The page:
3/7/10: Paihia, New Zealand
Today’s post will cover three topics.
- Miniature golf
- The re-emergence of a certain someone as the undisputed Scrabble QUEEN
- Book exchanges
There is a miniature golf course not too far from our hostel that bills itself as “the most difficult miniature golf course in New Zealand.” This description appealed to both of us – to Kevin because it contained the phrase “the most difficult” and to me because it had the word “miniature.” (What can I say? I’m quite small myself.) So this afternoon we walked over to the course and paid our $10 each to challenge ourselves with the daunting task of playing the MOST DIFFICULT MINIATURE GOLF COURSE IN NEW ZEALAND!
Since Kevin has been playing golf since before he was old enough to go to PG-13 movies (which obviously gives him a great advantage in a round of miniature golf), we leveled the playing field by allowing do-overs at our own discretion. What’s a do-over? You’ve never heard of that in the game of golf, you say? Well, I invented it on the first hole. A do-over is when after you hit the ball, your first instinct is to immediately wave your arms in the air and loudly shout, “Do-over! Do-over!” I took twenty do-overs. Kevin took five. But! In the end we tied, 81 all. I consider that a victory for myself.
[Kevin informs me after reading this section that do-overs do exist in the game of golf, and they are referred to as “mulligans.” But I like my way better, so I’m leaving it. Besides, who wants to shout “Mulligan!” every time you mess up? It sounds ridiculous!]
Re-emergence of myself as undisputed Scrabble queen
You may have noticed that we haven’t been playing Scrabble recently. In fact, our last Scrabble game before we arrived in Paihia was played in Africa. I’m a bit embarrassed to admit that one of the reasons we haven’t played any Scrabble in the last few months is because Kevin was leading in our running tally by two games and over 100 points, and I really didn’t want to lose again and get even more behind. (At an earlier point he led by as much as four games and 200 points) But since we have been on a vacation from our vacation here in Paihia, we had lots of time to break out the (t)rusty Scrabble board and play a few games. A few being seven. What can I say? We had a lot of time on our hands. What do you do when you go to the beach? Anyway, out of those seven games we played in the past two days, I won five of them. This means that I now lead Kevin by two games and fifty points. Which means I have finally taken back the Scrabble crown after a tough string of losses (at one point six in a row), and I have to write about it right NOW because tomorrow I probably won’t be able to truthfully write the same thing. Because even though I know more words than Kevin, he is the more strategic player. At least for now… We’ll see what things are like in another 1000 games or so.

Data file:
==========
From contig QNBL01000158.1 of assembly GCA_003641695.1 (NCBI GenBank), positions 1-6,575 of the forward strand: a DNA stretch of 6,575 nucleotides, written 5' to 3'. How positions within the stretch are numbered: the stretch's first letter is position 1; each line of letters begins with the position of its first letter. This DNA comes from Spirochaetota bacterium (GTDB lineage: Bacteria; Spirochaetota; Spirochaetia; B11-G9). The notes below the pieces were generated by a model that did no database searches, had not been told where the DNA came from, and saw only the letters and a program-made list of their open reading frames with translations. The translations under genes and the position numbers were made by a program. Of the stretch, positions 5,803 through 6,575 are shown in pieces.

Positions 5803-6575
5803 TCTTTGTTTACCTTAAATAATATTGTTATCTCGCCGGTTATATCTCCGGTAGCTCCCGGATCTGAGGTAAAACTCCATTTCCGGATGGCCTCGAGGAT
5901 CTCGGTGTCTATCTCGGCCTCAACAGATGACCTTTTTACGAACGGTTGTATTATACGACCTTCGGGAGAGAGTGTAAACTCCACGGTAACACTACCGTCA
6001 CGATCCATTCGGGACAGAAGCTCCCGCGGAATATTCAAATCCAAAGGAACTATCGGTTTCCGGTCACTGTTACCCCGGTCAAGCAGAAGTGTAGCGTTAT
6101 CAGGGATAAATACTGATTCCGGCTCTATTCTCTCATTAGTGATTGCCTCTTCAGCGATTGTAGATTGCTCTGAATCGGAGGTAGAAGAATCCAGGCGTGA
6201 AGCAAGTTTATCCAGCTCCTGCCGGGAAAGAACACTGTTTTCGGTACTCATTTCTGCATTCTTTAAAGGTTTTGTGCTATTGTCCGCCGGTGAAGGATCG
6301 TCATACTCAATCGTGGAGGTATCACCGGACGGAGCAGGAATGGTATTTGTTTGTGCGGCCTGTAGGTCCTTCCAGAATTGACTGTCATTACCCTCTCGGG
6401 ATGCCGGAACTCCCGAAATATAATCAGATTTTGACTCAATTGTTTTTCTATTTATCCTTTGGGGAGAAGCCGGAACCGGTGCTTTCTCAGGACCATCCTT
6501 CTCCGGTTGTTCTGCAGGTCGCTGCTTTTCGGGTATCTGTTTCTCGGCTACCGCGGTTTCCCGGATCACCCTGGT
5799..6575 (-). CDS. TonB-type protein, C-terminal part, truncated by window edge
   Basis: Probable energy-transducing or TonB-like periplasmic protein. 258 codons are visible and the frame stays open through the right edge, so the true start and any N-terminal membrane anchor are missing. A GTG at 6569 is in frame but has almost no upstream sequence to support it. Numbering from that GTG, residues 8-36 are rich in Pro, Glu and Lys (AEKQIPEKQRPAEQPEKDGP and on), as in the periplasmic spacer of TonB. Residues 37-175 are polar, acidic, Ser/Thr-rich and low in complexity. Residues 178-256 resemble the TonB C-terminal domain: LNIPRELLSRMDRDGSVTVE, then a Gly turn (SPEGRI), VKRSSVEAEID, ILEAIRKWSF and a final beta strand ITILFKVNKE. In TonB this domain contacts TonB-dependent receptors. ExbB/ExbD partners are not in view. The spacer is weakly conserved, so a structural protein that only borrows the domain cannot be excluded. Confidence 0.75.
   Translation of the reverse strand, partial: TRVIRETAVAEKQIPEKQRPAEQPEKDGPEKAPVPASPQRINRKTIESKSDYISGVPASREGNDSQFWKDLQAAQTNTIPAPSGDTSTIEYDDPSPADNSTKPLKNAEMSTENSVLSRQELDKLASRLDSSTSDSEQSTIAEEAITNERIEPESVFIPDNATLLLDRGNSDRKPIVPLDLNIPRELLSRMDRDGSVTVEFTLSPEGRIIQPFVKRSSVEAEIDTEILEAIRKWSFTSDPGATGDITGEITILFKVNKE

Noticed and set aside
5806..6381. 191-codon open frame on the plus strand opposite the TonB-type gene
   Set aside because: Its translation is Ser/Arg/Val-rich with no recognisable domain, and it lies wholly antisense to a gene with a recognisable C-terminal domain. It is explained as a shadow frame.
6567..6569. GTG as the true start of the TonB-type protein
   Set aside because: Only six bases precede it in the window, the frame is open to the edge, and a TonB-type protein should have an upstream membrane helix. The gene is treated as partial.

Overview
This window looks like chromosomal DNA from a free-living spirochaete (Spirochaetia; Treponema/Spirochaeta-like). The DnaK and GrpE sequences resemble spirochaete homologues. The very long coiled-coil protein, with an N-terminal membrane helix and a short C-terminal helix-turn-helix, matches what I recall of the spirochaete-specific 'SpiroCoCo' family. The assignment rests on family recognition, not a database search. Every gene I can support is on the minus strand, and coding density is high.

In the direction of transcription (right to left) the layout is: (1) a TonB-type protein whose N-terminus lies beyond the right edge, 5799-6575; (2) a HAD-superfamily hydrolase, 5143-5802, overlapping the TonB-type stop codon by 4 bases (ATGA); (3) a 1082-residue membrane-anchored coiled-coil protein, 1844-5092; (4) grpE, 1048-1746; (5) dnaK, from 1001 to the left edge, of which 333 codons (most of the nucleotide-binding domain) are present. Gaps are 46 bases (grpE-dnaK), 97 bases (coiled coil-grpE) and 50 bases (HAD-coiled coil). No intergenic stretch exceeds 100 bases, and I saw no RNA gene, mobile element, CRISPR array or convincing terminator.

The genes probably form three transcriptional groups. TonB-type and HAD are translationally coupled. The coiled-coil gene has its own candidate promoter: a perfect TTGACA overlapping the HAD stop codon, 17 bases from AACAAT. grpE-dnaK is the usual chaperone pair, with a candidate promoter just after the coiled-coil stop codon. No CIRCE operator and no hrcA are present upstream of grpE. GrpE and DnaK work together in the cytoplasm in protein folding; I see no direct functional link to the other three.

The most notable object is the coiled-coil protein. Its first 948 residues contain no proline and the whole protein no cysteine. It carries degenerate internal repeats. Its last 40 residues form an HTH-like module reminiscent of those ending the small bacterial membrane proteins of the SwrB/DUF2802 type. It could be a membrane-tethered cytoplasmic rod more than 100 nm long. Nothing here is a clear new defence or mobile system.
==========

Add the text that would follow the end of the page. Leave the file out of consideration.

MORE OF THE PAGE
That section was really boring for you guys to read, wasn’t it? I’m sorry, but that’s our marriage.
One of the good (and bad) things about this trip is that unless you want to spend a ton of money, you don’t have too many choices when it comes to what books you read. Having patiently examined the book exchange at every single hostel we’ve stayed at, I’ve come up with some general guidelines for the kinds of books one might find at a book exchange. (This excludes our Acacia bus. The Acacia folk all seemed to have good taste in books.)
- Every book that looks interesting upon first glance will inevitably turn out to be written in Dutch.
- There will be at least three books by Robert Ludlum. Two of them will be the same.
- There will be at least two romance novels, each of them written by women with big hair who will be pictured on the back cover.
- At least 30% of the books will be (bad) science fiction or fantasy.
- At least 50% of the books will be (bad) crime thrillers.
This usually poses a problem for me – because I don’t like crime thrillers, I can’t read Dutch, I don’t read sci-fi or fantasy anymore (except re-reads of the Pern series and the occasional Piers Anthony and of course Harry Potter, but everyone reads Harry Potter!) and I don’t enjoy romance novels. But sometimes I do get lucky and find a winner, like when we stayed at the Black Sheep Lodge in Queenstown. Have you ever heard of www.bookcrossing.com? At Black Sheep Lodge, I found a book that had been registered on bookcrossing.com and then set free! That made my day.
Liberate your books!
Picture of the Day: My dad shows off his new Pumas to us on Skype. What did people do without Skype?